Shortly after the announcement of the end of the Covid-19 state of emergency, a horizon of potential instability on the front of international arrivals due to the looming war situation is once again expected for Italy.
On the basis of what has already been seen in March 2014 and in the following months, if the USA and the EU impose economic sanctions (also not at all connected to tourist flows) it is necessary to expect that Russia will respond with a drastic reduction in its interest in travel to Europe and therefore to the country historically “n.1” in the Russian collective imaginary, Italy.
In 2013 Russia reached 5% weight on the overall foreign markets in the hotel industry.
The sanctioning policies towards Russia have already produced since 2015 a progressive reduction in volumes on the historical peaks of about -2 million presences in the hotel industry (5% weight in 2013 vs 2.5% weight in 2016).
What are the possible impacts, therefore, in the best scenario, on the basis of what has already been recorded during 2014-2015?
It can be expected:
A drastic reduction in Russian hotel demand that from 4.5 million in 2019 could fall even below 0.5 million. Other possible impacts on the Ukrainian market (very modest) depend on the duration of the conflict and its severity.
An immediate review of the investment trend from the Russian market. Although the Russian investor does not have an institutional character and usually operates with less media resonance than the European or US one, it is historically very relevant in some geographical clusters (Cagliari / Sardinia, Versilia, Lake Garda, Venice, Cortina, Abano …) and in some segments (top luxury). In the face of a lower transparency of the acquisition operations, it cannot be excluded that Russian investors may also be worth 5-10% of hotel transactions in Italy. Very strong, although fragmented, is the presence of Russian investors in some places on the Adriatic coast (Jesolo, Milano Marittima).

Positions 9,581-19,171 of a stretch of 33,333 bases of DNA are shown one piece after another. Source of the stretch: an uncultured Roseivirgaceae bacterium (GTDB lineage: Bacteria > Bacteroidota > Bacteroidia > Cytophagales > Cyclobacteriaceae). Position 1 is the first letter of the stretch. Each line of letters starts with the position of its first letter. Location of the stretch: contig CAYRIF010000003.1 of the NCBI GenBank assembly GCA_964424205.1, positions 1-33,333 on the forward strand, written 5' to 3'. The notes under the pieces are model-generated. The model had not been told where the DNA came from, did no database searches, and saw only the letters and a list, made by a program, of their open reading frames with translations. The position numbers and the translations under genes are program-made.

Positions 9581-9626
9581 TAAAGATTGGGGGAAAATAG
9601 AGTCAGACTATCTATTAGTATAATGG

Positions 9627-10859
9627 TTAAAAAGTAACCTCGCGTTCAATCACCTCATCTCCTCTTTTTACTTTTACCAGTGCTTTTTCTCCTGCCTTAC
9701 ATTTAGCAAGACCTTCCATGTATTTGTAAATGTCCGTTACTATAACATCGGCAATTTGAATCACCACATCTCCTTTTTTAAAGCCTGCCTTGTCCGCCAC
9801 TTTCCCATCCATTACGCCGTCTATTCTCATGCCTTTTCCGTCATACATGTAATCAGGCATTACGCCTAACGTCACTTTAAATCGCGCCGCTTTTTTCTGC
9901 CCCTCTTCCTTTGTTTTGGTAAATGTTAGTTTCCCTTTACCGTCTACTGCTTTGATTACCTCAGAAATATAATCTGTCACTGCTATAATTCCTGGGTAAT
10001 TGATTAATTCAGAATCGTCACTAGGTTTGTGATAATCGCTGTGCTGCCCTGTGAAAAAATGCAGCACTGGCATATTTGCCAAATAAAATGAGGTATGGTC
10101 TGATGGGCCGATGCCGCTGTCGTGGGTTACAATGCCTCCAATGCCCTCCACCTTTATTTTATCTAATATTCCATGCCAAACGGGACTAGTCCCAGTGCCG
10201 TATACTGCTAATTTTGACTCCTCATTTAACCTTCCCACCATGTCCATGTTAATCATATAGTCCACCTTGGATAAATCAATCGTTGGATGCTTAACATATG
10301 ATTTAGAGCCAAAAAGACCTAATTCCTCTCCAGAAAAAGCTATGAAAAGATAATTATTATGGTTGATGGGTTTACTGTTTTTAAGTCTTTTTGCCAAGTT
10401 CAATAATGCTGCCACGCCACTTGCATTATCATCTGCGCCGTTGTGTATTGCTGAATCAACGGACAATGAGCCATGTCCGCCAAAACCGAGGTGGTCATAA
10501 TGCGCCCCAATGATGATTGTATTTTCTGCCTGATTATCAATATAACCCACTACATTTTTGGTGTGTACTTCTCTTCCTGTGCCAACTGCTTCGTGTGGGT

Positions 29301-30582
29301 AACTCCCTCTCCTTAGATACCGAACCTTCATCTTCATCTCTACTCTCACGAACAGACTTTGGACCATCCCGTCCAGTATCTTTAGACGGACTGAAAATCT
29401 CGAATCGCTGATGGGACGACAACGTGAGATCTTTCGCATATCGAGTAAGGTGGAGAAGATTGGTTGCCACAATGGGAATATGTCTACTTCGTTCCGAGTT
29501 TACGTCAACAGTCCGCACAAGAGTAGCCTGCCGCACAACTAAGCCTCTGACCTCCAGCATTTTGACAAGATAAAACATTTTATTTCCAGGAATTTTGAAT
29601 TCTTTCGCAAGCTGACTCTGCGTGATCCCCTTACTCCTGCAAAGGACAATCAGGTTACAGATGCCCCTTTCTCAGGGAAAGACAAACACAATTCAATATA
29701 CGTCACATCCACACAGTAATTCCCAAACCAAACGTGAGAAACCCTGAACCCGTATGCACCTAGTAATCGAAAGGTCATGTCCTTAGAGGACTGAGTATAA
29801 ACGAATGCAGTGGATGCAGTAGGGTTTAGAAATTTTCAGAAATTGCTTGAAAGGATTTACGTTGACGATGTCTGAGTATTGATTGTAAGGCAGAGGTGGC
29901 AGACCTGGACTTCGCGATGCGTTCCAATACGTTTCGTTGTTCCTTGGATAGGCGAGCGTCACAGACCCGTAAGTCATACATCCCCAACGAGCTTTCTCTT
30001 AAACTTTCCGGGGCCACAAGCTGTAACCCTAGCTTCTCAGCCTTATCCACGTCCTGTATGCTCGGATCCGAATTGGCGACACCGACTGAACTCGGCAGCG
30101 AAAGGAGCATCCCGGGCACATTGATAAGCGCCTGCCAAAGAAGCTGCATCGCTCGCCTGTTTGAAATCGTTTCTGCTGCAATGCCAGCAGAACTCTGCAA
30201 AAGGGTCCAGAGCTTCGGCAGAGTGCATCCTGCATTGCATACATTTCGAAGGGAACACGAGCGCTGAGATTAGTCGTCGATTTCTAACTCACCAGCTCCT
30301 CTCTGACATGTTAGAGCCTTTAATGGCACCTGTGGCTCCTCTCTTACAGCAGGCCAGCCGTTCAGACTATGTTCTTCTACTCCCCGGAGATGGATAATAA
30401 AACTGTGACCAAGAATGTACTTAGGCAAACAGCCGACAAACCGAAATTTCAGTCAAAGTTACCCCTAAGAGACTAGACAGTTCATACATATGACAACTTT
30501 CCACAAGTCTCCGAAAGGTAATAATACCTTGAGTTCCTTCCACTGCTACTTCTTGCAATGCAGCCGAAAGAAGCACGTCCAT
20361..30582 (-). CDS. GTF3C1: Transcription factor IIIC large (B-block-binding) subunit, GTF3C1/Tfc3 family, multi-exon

A serious impact (at least for summer 2022) on highly specialized airports on the Russian and Ukrainian markets (and Eastern Europe), such as those of Rimini, Capodichino, others.
Finally, the drastic reductions in exports of the food and fashion sectors to at least Russia and Ukraine will have an impact, albeit not direct, with significant economic consequences on the regions of greatest exchange, therefore Emilia Romagna, Veneto, Tuscany and Lombardy.